3 Ways to Grow Your Revenues (Not Related to Advertising or Spending More Money)

cafe store

Businesses often forget that increasing your revenues means you also increase your expenses. It’s only natural. As your sales go up, so does your cost of goods sold (COGS). For services, that would be your cost of sales. And that’s only considering the variable expenses. We’re not even talking about fixed expenses. At a certain point, this will also increase. But that’s for another time.

In my previous article, I talked about the only formula you need to run your business — also known as the profitability framework. I showed the relationships between profits, revenues, and expenses. Here, I’ll focus on the revenues.

What Are Revenues or Sales

Revenues, or sales, is the product of price and quantity sold over a period of time. Another term for the price is unit price or price/revenue per unit.

Revenue side of the profitability framework

Revenues = Price x Quantity

There are only 3 options to increase your sales:

  1. Increase your price
  2. Increase the quantity sold; or
  3. A combination of both

Those are the only 3 ways you can do so. It’s mathematically impossible to increase your revenues unless they don’t fall under these categories.

How to Increase Revenues

Now, let’s expand the revenue formula further.

breakdown of revenues

On the left side, the primary factor that affects your revenues/sales is your revenue streams. In the previews article, I refer to these as the different segments like customer type, product lines, region/location, etc. On the other side, the primary factor that affects your quantity is the frequency of purchase.

Let’s go through each in detail.

Grow Your Revenues by Having More Revenue Streams

Revenue streams are different channels or areas where you can sell or earn money. Of course, this will be different for every business. Here are a few examples of different revenues streams:

  • Sale of products
  • Income from rent
  • Dividends from investments

In the personal setting, this is oftentimes called income streams.

Answering the question, “where does your income/sales come from?” will help you visualize your revenue streams.

Increase revenues by adding new revenue streams

You can further generalize this into two categories:

  1. Current revenue streams
  2. New revenue streams

Your current revenues streams are where you are currently generating sales. This can be your physical store and your website. Maybe you have a sales team and someone who handles partnerships and resellers. Those are your existing or current revenue streams.

Then, of course, new revenue streams are those channels you haven’t earned from or explored at the moment.

Create a New Revenue Stream

One of the easiest way you can increase your revenues is by creating a new revenue streams. Contrary to popular belief, creating new revenue streams is simple and free in most cases.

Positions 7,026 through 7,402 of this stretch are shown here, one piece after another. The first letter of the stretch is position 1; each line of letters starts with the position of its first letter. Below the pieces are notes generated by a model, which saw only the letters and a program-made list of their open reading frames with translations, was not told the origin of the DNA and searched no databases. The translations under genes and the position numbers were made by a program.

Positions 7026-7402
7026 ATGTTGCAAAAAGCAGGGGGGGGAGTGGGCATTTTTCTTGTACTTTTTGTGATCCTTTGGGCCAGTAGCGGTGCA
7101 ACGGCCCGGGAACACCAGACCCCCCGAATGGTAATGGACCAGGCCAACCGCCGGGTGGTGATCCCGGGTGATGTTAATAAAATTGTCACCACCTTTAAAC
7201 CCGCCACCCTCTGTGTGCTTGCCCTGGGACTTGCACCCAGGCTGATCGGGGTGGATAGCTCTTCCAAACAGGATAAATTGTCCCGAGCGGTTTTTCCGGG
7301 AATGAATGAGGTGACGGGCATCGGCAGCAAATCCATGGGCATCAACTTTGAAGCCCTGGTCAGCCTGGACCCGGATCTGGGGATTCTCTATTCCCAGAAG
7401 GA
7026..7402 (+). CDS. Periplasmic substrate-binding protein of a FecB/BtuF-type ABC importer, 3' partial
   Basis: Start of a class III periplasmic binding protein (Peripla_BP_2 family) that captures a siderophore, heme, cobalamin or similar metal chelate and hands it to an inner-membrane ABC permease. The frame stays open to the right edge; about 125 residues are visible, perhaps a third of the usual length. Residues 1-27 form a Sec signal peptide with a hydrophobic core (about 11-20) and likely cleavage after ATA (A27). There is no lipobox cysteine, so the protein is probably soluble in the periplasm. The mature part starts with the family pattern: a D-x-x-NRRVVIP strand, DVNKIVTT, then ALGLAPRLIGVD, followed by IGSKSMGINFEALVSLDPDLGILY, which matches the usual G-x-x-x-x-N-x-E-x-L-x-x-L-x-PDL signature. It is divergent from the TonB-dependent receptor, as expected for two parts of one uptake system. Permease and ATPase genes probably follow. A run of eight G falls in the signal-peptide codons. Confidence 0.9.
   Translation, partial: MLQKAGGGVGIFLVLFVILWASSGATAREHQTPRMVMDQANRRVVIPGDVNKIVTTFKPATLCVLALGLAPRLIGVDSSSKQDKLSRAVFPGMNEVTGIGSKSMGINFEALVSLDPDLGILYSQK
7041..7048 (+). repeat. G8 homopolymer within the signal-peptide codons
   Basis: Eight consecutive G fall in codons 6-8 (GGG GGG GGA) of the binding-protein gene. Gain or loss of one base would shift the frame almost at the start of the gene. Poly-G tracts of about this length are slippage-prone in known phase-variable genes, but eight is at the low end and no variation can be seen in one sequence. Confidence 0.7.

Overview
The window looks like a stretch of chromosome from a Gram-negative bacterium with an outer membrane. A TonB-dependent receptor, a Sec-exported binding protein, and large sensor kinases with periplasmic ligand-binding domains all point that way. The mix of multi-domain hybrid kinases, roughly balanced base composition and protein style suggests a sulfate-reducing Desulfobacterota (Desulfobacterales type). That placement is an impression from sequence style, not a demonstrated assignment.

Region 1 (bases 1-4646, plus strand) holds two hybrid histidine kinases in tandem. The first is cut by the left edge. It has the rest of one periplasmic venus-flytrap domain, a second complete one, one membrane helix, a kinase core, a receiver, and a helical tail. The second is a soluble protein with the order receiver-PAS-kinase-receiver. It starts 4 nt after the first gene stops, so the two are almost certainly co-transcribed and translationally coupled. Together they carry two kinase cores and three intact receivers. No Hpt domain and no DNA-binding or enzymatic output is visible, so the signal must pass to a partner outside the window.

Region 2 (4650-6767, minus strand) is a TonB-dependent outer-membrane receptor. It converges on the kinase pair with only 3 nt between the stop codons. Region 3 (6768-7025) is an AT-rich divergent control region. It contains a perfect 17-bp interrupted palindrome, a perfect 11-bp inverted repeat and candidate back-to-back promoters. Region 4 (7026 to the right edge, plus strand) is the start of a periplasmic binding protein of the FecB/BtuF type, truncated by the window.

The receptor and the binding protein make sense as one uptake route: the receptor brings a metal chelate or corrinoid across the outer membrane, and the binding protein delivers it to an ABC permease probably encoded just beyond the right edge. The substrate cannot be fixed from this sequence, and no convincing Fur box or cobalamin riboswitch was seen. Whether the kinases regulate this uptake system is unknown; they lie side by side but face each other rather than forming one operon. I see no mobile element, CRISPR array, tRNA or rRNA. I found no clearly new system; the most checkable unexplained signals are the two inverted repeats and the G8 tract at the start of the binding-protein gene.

Here are a few examples:

New Distribution Channels

For businesses selling physical items, the easiest revenue stream to capitalize on is selling on a new distribution channel. One example that comes to mind is the partnership of SM with Lazada.

Teresita Sy-Coson, daughter and vice chairwoman, said in an interview with Bloomberg, “If we can’t bring them into the store, then go to the house and sell to them.”

This move allowed SM to further increase sales without hiring more people and spending on commercial space — meaning, not having to build another mall.

Looking back now, this move makes sense. Instead of waiting for customers to go to their stores, SM can now sell to people who prefer the convenience of shopping online. Plus, if you factor in the worsening traffic condition in the city, it’s a great strategic move.

But 5 years ago, this was controversial news. Most businesses think that opening up new revenue streams will eat up their current one. While that may be true to some extent, that is not the case the majority of the time.

In fact, that’s what publishers have long said about the book industry.

“Selling eBooks will kill us.”

But that’s not true. After years and years of this talk, physical books still outsell their digital counterparts.

As long as you are providing value to your customers, your new revenue stream will not kill your existing one.

New Payment Options

Clothing retailers have long dreaded selling online. They wrongly think, as others, that this will eat up their current revenue streams. If you look at the US market, a lot of clothing retailers have closed down. This phenomenon has been dubbed as the retail apocalypse. But studies have shown that this demise is more a reflection of that particular retailer than reflecting the industry overall.

And this makes a lot of sense.

Oftentimes, companies who have established a presence and a safe market share become complacent. They fail to innovate. That’s why when new players enter the industry with something simple that every customer has already been asking/expecting, and the big players don’t provide it, they cry foul.